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The following letters and other commentary express only the personal opinion of the author and do not necessarily reflect those of the Piedmont Civic Association.

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Mar 15 2019

Dear Editor,

Since changing to Daylight Saving Time (DSL) last Sunday, media opinionators are talking about making it year-round.  Permanent DSL is a terrible, dangerous idea.  Setting the clocks ahead one hour moves an hour of morning light to the end of the day.  That’s great between March 21 and September 21, when there is more daylight than night.  But for the winter-half of the year, we need more light in the morning when kids are going to school.

Our children go to school at about the same time that commuters are starting their treks to work.  Darkness and early morning sun in commuters’ eyes create dangerous hazards.  Later in the day, schools end before most commuters return home, so evening darkness is not as dangerous.

As it is, Daylight Saving Time ends in November, nearly two months past the September 21 Equinox.  Shortening, not lengthening, the DST period would make mornings safer for our children and grandchildren.

Yours truly,

Bruce Joffe, Piedmont Resident

Mar 6 2019

Increased drug and alcohol usage among Piedmont students. 

On Wednesday, February 27th, the Piedmont School Board had their bi-monthly meeting to discuss and vote on accepting or rejecting a grant for the implementation of a Student Resource Officer (SRO) at the Piedmont and Millennium High Schools.

Randall Booker, Superintendent, presented the plan for Piedmont’s SRO with a grant that would fund this project for the next three years. Driven by the results of the Healthy Kids Survey which raised alarm regarding increased drug and alcohol usage among students, Booker’s goals for the program were to strengthen transparency and improve the school culture. With more adults with eyes on campus that know the landscape and the students, and a clear MOU, Booker shared that he believed implementation of an SRO would support Piedmont’s principle of being a “district of continual improvement”.

Chief Jeremy Bowers of Piedmont Police Department and partner in the creation of the SRO plan, outlined the department’s current involvement at the secondary Piedmont schools, reporting that 400+ calls have been made to the Police Department from the schools from 2013-2018 – which is 1- 2 calls per week, all in addition to having officers in front of and around campuses patrolling traffic. Bowers believed that an SRO would help improve the learning environment, and be a constructive complement to the Piedmont School District.

Officers from both Los Gatos-Monte Sereno and Atherton Police departments shared their experiences with an SRO, calling it a “very successful program” that has led to the creation of important personal relationships that allow students to feel safe calling the SRO during a crisis. Having someone who understands the culture of the school and knows how to interact with the students has led to a form of educational discipline customized for each student. They also shared some of their other programs, like the juvenile and vaping diversion programs, which have been constructive additions to the school environment.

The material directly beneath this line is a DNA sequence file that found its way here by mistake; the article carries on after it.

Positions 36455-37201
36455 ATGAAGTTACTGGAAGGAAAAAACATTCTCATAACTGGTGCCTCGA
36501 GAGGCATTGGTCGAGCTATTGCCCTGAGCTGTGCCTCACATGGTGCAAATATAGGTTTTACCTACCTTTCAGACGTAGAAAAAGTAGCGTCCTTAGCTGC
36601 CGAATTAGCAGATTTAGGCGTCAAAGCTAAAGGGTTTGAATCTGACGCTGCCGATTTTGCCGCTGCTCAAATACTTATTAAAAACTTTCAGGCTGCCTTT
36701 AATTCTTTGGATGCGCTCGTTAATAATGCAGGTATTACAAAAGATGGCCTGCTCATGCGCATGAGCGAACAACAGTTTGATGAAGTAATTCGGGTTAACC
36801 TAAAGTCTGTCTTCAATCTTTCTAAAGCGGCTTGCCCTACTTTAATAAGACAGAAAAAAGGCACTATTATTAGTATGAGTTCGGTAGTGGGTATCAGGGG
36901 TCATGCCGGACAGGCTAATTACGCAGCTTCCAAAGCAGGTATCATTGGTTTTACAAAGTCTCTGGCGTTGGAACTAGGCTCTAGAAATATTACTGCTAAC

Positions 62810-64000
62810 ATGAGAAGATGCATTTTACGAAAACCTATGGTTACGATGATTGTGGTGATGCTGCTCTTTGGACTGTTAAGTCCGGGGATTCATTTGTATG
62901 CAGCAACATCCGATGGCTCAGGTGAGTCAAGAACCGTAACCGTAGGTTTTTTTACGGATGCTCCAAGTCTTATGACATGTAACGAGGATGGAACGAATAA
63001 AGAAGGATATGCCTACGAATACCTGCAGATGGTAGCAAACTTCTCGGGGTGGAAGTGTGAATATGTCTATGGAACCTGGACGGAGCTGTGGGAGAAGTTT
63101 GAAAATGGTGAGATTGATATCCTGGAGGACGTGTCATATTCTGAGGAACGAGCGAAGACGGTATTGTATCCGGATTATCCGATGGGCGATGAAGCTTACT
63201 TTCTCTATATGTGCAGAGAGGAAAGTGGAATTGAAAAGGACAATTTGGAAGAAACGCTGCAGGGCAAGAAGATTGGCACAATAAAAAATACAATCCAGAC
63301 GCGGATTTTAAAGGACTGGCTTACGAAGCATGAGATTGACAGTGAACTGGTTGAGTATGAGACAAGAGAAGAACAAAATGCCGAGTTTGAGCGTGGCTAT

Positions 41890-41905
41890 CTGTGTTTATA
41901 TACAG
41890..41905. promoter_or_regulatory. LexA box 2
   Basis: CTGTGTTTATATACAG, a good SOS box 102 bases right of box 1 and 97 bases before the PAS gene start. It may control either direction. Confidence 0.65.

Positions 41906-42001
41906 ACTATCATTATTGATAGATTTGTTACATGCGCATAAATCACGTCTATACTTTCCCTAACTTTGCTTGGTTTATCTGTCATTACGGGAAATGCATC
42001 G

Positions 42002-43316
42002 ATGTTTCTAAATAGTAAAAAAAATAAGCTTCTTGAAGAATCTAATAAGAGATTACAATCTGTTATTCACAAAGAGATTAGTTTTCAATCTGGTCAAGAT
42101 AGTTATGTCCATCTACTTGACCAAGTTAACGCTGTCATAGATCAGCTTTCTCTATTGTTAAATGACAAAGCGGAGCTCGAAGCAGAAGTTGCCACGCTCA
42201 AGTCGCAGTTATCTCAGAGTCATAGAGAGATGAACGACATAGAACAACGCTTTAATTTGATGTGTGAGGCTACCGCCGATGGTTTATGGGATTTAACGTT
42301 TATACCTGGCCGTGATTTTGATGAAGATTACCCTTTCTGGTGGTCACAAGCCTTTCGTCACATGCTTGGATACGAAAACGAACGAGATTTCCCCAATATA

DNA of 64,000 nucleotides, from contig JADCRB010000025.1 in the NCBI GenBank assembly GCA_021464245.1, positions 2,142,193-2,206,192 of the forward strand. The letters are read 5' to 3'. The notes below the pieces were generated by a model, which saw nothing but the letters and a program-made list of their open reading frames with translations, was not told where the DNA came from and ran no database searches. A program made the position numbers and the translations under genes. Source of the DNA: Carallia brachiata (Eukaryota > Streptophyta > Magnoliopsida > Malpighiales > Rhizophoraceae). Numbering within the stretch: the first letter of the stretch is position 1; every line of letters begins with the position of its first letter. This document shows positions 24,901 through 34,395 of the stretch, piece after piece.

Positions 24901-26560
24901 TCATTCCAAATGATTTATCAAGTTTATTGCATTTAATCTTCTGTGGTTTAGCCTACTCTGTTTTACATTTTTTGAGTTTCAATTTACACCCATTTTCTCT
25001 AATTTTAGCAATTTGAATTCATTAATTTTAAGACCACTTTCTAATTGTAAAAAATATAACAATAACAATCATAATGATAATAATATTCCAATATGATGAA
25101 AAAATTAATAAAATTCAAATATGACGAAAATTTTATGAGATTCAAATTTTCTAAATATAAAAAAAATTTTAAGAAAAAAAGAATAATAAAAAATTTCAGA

Booker and Bowers eased some worries by outlining the detailed plan for Piedmont’s SRO, including ways to prevent overcriminalization; however, board members seemed weary over the fact that the SRO would be armed, as did community members.

According to Booker’s survey, 75.3% of parents said they were concerned about the firearm, and 56% saw no benefit in the program. 56% of students also said they saw no benefit in the program, and that it set the wrong tone for students, especially for those who already feel marginalized.

Mr. Kessler, representing the Association of Piedmont Teachers, expressed concern with the implementation of an SRO, stating he was against having an adult filling so many roles on campus.

Thirteen high school students from Piedmont and Millennium High all shared their thoughts agreeing that this program would hinder their school environment. Some gave suggestions for solutions, including implementation of the vaping diversion program to prevent drug use, and active shooter drills to help students feel better prepared in a school crisis.

I was not in support of an SRO, and felt that if the concern was drug and alcohol use, there were much easier and more effective solutions to prevent this usage. Plus, no studies have shown that an SRO has decreased drug and alcohol use, making me think this program is a waste of money and resources.

After voicing their opinions, the Board voted 4-1 against accepting the grant for an SRO with President of the Board, Amal Smith wanting to accept the SRO grant.

Booker continued to suggest modifications to the plan, like having the SRO be located in the Piedmont Police station, but there was little flexibility available in the grant proposal, therefore a revised plan may be futile.

by Julie Huffaker, Piedmont High School Senior

Mar 6 2019